Yao graph

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Yao graph.svg

In computational geometry, the Yao graph, named after Andrew Yao, is a kind of geometric spanner, a weighted undirected graph connecting a set of geometric points with the property that, for every pair of points in the graph, their shortest path has a length that is within a constant factor of their Euclidean distance.

The basic idea underlying the two-dimensional Yao graph is to surround each of the given points by equally spaced rays, partitioning the plane into sectors with equal angles, and to connect each point to its nearest neighbor in each of these sectors.[1] Associated with a Yao graph is an integer parameter k ≥ 6 which is the number of rays and sectors described above; larger values of k produce closer approximations to the Euclidean distance.[2] The stretch factor is at most 1/(\cos \theta - \sin \theta), where \theta is the angle of the sectors.[3] The same idea can be extended to point sets in more than two dimensions, but the number of sectors required grows exponentially with the dimension.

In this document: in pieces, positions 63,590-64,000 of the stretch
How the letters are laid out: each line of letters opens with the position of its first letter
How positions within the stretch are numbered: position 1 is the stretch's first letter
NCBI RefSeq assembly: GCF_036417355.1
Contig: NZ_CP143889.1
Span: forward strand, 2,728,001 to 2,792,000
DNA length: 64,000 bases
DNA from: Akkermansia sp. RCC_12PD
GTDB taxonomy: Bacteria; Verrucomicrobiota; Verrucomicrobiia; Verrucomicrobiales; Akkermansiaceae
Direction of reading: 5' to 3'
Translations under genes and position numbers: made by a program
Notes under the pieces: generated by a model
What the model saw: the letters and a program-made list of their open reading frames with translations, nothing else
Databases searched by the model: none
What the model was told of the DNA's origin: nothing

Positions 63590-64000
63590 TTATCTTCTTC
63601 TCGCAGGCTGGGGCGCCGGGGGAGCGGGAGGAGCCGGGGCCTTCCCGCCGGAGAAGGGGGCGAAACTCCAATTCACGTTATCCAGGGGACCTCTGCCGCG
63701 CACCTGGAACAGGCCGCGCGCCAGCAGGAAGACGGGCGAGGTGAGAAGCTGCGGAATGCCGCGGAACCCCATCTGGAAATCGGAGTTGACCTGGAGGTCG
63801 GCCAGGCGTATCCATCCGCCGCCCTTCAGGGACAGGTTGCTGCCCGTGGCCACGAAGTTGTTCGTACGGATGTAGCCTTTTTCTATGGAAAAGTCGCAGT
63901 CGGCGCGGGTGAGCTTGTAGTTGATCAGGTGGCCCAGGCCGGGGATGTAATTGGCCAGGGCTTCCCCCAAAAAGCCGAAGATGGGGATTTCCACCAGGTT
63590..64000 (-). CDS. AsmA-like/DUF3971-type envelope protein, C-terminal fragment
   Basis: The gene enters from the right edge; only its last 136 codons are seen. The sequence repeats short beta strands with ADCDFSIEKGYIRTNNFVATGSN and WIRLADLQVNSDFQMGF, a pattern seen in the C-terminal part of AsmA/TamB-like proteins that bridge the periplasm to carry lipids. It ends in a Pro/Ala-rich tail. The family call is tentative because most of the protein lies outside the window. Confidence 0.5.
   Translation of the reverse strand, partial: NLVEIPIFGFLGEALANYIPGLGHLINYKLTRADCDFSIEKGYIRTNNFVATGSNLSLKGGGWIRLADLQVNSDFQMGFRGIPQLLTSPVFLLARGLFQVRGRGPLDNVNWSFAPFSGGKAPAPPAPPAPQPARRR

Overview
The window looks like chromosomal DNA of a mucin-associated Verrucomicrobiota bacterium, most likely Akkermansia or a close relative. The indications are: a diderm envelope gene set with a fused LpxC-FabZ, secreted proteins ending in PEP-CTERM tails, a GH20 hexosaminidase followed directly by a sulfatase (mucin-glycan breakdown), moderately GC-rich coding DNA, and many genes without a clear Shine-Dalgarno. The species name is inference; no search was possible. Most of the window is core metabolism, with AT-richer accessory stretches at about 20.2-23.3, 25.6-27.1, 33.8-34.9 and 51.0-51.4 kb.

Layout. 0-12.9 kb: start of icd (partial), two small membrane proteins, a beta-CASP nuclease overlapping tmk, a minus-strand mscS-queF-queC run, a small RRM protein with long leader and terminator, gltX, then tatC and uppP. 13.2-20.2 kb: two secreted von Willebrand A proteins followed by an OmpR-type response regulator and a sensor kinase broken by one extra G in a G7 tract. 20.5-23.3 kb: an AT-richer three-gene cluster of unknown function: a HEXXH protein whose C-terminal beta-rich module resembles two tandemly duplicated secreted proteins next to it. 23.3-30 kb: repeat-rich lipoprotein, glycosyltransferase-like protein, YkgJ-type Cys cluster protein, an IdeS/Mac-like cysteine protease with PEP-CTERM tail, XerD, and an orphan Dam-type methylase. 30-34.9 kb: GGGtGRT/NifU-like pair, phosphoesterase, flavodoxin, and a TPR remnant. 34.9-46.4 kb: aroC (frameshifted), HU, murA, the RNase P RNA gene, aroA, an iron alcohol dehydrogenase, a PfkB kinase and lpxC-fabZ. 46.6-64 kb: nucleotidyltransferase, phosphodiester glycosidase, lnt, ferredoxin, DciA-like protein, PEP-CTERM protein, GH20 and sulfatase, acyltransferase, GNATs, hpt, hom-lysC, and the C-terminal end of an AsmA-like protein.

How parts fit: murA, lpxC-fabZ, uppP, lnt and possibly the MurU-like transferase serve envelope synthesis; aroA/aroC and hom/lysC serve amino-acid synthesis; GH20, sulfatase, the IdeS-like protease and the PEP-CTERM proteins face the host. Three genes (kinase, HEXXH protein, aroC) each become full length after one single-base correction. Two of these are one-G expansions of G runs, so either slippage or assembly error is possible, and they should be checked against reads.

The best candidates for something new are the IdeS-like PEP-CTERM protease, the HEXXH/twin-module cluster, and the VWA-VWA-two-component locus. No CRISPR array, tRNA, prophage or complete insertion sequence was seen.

Andrew Yao used these graphs to construct high-dimensional Euclidean minimum spanning trees.[3]

See also[edit]

References[edit]

  1. ^ "Overlay Networks for Wireless Systems". 
  2. ^ "Simple Topologies". 
  3. ^ a b Yao, A. C. (1982), "On constructing minimum spanning trees in k-dimensional space and related problems", SIAM Journal on Computing 11 (4): 721–736, doi:10.1137/0211059 .